Astatke was the most cosmopolitan and studied musician of the country's golden era, and he got hooked on jazz while studying engineering in London in the 50s; his growing obsession eventually led him to Boston, where he became the first African to study at the prestigious Berklee College of Music (he was long gone, though, by the time Gershon formed the Either/Orchestra in 1985). He worked at developing a take on American jazz intertwined with Ethiopian music, and much of his output is still available on a handful of reissues, including New York-Addis-London: The Story of Ethio Jazz 1965-1975 (Strut) and Ethiopiques 4: Ethnic Jazz and Musique Instrumentale 1969-74 (Buda). Jim Jarmusch used a lot of that same music in the soundtrack of his film Broken Flowers.
On Guzo, Yirga juggles the American postbop model of jazz and a handful of beautiful yet pensive solo pieces, but my favorite compositions draw upon melodic motifs of his homeland, especially those that feature the remarkable masenqo playing of Endris Hassan, where tightly coiled, fiercely rhythmic, nasal bowed lines mirror the biting ululations of singer Genet Masresha, who shines on "The Blues of Wollo."
The album's real low point comes midway, when the pianist is joined by a cappella group Creole Choir of Cuba, who happen to be label mates—the collaboration smacks of a producer's idea, and there's not much musical spark between the parties on a slick, out-of-place cover of "I Am the Black Gold of the Sun" by Chicago's Rotary Connection. The album ends with the bonus track, another lukewarm collaboration—this one featuring the veteran Brit acid-jazz singer Nicolette (who also sings on the Rotary Connection cover). Yirga is a skilled player, but he's yet to break out with his own sound. But I don't think it's a coincidence that the best tracks here are the ones cut solely in Addis Ababa, while the blandest, most commercial stuff featured some heavy overdubs and production tweaks made later in England. Here's hoping he can resist the crossover yoke. Below you can check out one of my favorite pieces, the meditative "Abet Abet," which features some deeply resonant Fender Rhodes grooves.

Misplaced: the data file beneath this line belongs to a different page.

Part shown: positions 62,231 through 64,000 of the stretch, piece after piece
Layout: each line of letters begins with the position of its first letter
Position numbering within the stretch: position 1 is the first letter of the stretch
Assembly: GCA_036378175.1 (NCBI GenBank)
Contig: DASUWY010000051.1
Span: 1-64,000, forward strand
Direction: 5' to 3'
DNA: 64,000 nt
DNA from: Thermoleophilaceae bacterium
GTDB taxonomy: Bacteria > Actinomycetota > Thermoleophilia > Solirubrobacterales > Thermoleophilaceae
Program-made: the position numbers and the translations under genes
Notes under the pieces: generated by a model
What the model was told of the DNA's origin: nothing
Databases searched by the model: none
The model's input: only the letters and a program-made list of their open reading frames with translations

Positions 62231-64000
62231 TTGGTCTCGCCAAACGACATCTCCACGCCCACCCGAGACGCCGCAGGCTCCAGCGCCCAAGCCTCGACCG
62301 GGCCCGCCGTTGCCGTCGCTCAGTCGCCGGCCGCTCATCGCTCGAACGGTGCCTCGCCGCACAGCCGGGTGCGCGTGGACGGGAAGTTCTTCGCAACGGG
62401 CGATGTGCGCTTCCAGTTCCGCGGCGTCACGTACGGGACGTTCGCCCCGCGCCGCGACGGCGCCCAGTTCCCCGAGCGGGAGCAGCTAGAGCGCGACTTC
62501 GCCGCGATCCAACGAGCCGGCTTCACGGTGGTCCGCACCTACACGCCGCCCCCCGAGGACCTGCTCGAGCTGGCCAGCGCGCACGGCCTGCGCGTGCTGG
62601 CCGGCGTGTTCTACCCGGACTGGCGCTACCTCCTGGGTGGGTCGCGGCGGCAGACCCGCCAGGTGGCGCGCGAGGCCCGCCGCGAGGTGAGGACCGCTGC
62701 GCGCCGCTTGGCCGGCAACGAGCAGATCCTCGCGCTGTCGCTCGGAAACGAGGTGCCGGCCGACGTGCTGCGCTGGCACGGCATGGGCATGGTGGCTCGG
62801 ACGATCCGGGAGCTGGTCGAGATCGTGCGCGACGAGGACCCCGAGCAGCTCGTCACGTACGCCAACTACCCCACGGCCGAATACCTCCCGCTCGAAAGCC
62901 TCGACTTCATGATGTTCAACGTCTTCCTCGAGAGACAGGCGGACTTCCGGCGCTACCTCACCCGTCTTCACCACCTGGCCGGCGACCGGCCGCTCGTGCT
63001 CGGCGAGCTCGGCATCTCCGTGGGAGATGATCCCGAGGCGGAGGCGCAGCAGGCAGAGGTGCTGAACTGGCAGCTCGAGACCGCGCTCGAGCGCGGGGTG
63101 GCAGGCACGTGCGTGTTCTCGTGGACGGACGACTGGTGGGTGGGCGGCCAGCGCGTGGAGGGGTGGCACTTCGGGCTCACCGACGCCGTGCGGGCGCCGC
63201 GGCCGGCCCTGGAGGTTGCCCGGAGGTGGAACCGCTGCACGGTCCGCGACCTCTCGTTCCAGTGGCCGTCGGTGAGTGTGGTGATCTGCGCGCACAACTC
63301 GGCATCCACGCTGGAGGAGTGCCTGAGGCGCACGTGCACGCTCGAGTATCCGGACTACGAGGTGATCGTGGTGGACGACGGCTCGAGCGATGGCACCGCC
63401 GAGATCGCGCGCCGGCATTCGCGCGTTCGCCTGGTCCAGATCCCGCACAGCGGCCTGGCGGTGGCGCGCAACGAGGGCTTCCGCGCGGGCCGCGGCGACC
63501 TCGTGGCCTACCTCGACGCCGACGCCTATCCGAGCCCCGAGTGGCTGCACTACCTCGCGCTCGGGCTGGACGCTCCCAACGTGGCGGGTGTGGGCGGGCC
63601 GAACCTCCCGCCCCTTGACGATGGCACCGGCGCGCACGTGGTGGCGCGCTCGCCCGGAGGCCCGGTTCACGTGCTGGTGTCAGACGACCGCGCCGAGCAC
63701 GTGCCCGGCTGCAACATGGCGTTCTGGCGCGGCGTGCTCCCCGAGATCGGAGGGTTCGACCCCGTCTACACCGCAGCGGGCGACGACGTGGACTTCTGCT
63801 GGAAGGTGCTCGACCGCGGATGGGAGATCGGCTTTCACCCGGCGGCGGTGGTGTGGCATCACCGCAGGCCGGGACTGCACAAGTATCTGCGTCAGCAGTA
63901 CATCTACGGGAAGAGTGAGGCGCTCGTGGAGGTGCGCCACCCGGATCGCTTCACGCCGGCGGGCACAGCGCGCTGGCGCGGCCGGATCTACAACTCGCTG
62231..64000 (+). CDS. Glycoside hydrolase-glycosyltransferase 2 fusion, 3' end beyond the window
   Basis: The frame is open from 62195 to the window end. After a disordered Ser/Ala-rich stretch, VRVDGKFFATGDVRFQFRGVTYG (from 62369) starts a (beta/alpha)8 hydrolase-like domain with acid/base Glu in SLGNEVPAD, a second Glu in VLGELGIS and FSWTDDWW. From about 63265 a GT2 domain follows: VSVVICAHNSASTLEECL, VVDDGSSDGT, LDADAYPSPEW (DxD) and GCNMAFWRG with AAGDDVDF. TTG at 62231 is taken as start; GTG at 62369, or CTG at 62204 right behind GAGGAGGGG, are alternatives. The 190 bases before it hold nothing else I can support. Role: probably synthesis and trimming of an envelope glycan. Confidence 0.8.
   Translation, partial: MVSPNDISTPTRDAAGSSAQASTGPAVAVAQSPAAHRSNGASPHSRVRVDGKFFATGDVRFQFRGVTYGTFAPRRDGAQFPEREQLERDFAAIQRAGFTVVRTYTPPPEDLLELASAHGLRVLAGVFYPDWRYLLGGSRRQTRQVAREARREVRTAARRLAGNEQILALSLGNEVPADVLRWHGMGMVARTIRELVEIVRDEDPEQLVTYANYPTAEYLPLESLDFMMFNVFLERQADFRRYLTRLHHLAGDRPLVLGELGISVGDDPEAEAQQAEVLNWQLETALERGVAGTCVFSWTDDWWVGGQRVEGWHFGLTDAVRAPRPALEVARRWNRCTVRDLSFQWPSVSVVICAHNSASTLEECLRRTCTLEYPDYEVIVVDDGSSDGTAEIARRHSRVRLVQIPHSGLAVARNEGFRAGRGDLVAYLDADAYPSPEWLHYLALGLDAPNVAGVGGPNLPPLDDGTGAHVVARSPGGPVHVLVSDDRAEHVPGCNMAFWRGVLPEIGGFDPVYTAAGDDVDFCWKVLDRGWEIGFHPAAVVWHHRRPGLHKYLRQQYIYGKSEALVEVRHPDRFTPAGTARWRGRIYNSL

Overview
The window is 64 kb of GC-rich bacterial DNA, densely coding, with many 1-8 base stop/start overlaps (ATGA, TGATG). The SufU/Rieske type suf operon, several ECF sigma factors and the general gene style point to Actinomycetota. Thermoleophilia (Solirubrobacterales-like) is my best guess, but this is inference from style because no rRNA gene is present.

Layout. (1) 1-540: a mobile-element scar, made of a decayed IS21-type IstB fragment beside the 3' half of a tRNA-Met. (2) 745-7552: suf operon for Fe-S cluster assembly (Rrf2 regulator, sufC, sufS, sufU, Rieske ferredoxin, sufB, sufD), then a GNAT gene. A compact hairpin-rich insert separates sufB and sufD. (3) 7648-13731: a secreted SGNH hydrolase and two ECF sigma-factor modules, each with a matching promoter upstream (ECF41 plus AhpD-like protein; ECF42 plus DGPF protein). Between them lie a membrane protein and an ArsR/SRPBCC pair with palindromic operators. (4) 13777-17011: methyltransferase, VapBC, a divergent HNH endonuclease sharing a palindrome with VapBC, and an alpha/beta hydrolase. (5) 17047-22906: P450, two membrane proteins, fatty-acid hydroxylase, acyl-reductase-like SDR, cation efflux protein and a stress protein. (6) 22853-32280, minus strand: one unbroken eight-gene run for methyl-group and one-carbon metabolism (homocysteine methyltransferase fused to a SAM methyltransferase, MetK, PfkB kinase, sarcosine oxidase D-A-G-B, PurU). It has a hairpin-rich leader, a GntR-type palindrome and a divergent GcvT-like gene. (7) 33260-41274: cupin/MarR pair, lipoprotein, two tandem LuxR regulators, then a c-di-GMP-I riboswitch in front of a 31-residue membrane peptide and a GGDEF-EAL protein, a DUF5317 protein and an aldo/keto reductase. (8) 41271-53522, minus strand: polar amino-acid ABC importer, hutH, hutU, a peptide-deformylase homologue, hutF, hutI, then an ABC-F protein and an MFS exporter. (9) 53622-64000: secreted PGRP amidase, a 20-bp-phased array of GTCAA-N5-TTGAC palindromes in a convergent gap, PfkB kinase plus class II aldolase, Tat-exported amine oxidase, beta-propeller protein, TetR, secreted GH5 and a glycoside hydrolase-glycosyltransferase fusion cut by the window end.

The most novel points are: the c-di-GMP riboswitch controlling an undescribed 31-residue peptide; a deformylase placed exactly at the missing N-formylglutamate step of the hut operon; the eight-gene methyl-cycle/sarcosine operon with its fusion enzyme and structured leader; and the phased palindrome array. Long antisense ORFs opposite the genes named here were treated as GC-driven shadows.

Claire Chase, Terrestre (New Focus)
Miles Davis, Bags' Groove (Prestige/OJC)
Joanna Wozny, As in a Mirror, Darkly (Kairos)
Jozef Van Wisem, The Joy That Never Ends (Important)
Steve Noble & Stephen O'Malley, St. Francis Duo (Bo'Weavil)